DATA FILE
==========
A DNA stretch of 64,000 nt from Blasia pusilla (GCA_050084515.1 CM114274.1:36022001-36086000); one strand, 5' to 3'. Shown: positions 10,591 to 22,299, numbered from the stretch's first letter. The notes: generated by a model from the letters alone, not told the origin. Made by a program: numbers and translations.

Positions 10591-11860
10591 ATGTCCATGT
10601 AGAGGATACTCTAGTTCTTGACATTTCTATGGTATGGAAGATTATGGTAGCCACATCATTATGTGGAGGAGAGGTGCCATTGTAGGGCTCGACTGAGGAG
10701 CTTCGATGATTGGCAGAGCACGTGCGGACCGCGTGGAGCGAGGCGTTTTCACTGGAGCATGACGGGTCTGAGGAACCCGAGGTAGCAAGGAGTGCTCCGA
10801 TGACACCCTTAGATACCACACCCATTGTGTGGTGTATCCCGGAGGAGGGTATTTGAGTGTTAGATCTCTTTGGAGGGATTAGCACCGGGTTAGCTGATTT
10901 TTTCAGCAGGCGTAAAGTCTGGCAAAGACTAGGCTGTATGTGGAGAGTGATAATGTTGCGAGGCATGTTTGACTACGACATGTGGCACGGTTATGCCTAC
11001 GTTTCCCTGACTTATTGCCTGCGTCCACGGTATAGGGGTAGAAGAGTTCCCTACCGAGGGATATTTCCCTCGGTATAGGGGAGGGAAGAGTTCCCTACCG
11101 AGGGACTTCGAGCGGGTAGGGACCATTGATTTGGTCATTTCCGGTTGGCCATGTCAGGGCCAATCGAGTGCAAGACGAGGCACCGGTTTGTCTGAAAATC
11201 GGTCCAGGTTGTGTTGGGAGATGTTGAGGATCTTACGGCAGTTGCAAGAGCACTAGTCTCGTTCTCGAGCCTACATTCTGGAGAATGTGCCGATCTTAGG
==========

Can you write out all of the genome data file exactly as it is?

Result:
A DNA stretch of 64,000 nt from Blasia pusilla (GCA_050084515.1 CM114274.1:36022001-36086000); one strand, 5' to 3'. Shown: positions 10,591 to 22,299, numbered from the stretch's first letter. The notes: generated by a model from the letters alone, not told the origin. Made by a program: numbers and translations.

Positions 10591-11860
10591 ATGTCCATGT
10601 AGAGGATACTCTAGTTCTTGACATTTCTATGGTATGGAAGATTATGGTAGCCACATCATTATGTGGAGGAGAGGTGCCATTGTAGGGCTCGACTGAGGAG
10701 CTTCGATGATTGGCAGAGCACGTGCGGACCGCGTGGAGCGAGGCGTTTTCACTGGAGCATGACGGGTCTGAGGAACCCGAGGTAGCAAGGAGTGCTCCGA
10801 TGACACCCTTAGATACCACACCCATTGTGTGGTGTATCCCGGAGGAGGGTATTTGAGTGTTAGATCTCTTTGGAGGGATTAGCACCGGGTTAGCTGATTT
10901 TTTCAGCAGGCGTAAAGTCTGGCAAAGACTAGGCTGTATGTGGAGAGTGATAATGTTGCGAGGCATGTTTGACTACGACATGTGGCACGGTTATGCCTAC
11001 GTTTCCCTGACTTATTGCCTGCGTCCACGGTATAGGGGTAGAAGAGTTCCCTACCGAGGGATATTTCCCTCGGTATAGGGGAGGGAAGAGTTCCCTACCG
11101 AGGGACTTCGAGCGGGTAGGGACCATTGATTTGGTCATTTCCGGTTGGCCATGTCAGGGCCAATCGAGTGCAAGACGAGGCACCGGTTTGTCTGAAAATC
11201 GGTCCAGGTTGTGTTGGGAGATGTTGAGGATCTTACGGCAGTTGCAAGAGCACTAGTCTCGTTCTCGAGCCTACATTCTGGAGAATGTGCCGATCTTAGG